Living with anxiety

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Living with anxiety can be a totally debilitating, paralysing experience. It can make even the simplest tasks feel impossible. It can be related to something specific – going outside, meeting new people, health, for instance – or it can be a constant sense of dread and unease not related to anything in particular. It can be a persistent, unrelenting feeling, or it can fluctuate, with some days better than others, and often there is no obvious reason why this might be. It can involve thoughts, usually negative, and worries racing around in the head in often repetitive cycles which are difficult to stop, and feelings of fear and sometimes panic which are hard to soothe.

People who don’t experience anxiety – friends, family, colleagues, bosses, teachers – can find it difficult to understand. They don’t understand how tortuous and all-consuming it can feel, and will often come from a rational point of view – seeing the solution as very straightforward , but because anxiety is often not ‘rational’ this is not actually very helpful. There can also be suspicion, that somehow the person could overcome it if they wanted to, and in doing this, they minimize the anxiety and how overwhelming it can feel.

When people are in the grips of severe anxiety, it can feel that it is impossible for things to change, or to see a way in which anxiety can lose its control over everyday living. However, change is possible, and counselling can play a major part in this. I have seen clients who have been unable to work, or engage in ordinary life, make remarkable progress. It may not be easy, or quick, but change can take place.

So, how can this happen? Often, talking about the anxiety can help – simply having someone to listen and understand without judgement can validate experience. Also, through talking, it is sometimes possible to trace a seemingly inexplicable anxiety back to an event or time in life. Having a handle on why anxiety might be happening, can offer ideas on how to address it.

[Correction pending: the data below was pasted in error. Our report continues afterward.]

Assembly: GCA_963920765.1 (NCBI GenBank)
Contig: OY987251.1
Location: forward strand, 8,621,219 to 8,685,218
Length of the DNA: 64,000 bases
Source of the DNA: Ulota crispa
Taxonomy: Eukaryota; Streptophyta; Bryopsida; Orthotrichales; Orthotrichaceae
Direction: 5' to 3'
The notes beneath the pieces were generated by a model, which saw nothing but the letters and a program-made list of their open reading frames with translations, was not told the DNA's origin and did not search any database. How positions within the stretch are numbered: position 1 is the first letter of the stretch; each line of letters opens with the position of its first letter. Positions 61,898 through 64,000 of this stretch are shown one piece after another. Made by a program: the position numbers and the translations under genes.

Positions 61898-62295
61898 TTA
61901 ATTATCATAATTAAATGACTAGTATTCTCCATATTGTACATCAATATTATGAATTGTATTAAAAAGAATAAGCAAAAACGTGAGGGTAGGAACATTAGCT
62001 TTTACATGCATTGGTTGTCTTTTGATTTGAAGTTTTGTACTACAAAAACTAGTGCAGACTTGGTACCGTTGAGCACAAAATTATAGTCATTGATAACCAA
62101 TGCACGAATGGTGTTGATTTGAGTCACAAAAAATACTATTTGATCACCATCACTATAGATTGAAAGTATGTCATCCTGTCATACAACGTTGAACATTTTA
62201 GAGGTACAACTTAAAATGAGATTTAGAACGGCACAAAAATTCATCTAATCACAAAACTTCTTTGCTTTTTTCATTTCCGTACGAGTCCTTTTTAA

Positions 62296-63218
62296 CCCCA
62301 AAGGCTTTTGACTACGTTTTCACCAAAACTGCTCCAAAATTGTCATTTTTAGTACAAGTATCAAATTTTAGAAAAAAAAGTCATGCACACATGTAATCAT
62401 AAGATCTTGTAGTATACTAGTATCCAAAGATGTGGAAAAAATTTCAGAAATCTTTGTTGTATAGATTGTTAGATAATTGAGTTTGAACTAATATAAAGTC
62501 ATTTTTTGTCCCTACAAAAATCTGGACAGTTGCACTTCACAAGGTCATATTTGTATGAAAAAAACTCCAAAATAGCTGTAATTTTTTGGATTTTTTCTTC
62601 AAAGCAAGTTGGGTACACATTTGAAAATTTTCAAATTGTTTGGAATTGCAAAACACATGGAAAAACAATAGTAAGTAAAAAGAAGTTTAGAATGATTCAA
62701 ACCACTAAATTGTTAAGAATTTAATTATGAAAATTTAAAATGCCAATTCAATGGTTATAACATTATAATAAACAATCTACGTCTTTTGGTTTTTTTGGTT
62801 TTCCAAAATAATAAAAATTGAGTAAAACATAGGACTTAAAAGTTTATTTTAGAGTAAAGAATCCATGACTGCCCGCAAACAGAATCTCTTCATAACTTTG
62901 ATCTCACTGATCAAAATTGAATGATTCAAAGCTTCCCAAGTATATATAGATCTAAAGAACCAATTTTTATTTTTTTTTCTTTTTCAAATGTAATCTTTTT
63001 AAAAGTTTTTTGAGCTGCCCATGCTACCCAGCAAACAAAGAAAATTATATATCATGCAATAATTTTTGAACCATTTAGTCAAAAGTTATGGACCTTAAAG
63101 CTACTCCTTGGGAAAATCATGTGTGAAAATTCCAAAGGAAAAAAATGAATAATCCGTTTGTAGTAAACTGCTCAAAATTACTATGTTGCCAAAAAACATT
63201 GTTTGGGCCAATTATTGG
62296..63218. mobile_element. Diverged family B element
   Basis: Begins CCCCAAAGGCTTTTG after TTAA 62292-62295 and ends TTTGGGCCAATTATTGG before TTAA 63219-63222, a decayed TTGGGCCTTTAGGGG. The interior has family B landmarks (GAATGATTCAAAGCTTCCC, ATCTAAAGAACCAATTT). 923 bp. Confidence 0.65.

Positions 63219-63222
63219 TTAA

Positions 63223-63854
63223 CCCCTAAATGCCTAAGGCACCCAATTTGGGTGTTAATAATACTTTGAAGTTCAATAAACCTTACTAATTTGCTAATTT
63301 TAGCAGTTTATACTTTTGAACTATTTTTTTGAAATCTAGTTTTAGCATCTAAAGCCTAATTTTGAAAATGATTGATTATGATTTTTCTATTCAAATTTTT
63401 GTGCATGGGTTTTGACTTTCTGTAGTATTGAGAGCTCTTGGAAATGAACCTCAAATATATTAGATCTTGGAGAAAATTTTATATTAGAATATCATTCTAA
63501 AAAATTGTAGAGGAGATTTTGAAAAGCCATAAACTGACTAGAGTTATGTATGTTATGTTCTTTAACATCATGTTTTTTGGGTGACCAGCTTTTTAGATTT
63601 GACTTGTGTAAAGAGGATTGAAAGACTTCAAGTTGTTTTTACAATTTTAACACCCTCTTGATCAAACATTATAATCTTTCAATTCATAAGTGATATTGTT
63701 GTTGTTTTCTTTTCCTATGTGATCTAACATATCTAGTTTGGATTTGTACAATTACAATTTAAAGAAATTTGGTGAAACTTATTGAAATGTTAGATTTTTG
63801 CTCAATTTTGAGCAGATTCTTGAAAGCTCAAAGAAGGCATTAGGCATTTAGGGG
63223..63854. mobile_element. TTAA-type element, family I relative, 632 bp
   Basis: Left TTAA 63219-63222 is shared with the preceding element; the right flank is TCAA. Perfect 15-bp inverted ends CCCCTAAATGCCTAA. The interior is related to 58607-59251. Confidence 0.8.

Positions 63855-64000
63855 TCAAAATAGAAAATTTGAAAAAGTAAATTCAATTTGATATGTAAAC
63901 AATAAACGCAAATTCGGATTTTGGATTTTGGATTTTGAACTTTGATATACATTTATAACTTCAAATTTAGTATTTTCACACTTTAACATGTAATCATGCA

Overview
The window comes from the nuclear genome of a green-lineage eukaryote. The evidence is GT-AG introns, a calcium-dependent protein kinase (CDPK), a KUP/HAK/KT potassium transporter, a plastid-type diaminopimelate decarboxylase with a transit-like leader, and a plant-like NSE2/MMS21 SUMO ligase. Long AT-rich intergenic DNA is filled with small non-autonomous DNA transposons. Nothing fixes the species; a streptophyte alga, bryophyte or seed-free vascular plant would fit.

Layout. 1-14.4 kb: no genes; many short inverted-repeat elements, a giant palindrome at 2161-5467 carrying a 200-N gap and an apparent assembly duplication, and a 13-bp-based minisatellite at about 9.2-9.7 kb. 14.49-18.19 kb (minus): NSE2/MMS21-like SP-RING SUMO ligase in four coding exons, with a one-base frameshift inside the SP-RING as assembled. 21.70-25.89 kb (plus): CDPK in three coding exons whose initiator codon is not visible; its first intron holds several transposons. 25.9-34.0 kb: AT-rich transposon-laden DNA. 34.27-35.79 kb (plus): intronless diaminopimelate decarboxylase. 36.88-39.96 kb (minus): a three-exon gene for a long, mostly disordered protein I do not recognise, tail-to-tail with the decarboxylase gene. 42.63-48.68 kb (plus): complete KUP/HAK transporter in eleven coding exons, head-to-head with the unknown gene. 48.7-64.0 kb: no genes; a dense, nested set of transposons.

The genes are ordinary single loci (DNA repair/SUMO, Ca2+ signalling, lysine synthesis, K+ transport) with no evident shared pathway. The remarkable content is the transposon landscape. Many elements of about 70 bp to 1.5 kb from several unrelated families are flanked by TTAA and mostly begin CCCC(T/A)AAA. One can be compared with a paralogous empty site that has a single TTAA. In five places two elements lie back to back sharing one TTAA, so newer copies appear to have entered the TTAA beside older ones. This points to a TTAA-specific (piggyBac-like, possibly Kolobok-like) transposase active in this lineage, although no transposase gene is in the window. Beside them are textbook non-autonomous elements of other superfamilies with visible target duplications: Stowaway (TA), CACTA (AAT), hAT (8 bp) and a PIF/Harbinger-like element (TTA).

Sometimes the work can be very practical – identifying specific triggers and how to manage these, and looking at possible coping strategies – for example, listening to guided meditations intended to ease anxiety, can be very helpful when anxiety is preventing sleep. At other times, the work may involve building self-esteem and confidence, which can have a positive effect on anxiety. Whatever approach is used, this is something that would be decided between counsellor and client, and worked on together.

If you are suffering from anxiety, don’t suffer alone –  counselling can make a difference. Look at consellors’ profiles and see who you are drawn to; have a first session with someone to see how they work and to see if you feel comfortable with them. Give yourself time – you may want to go away and think about it, before deciding whether you’d like to continue. If it doesn’t feel right with one counsellor, trust your instincts, and arrange to meet with someone else – as someone who is experiencing anxiety you need to feel safe and comfortable with your counsellor. And hold on to the fact that by seeking counselling, you are being pro-active and setting out to make positive changes in your life.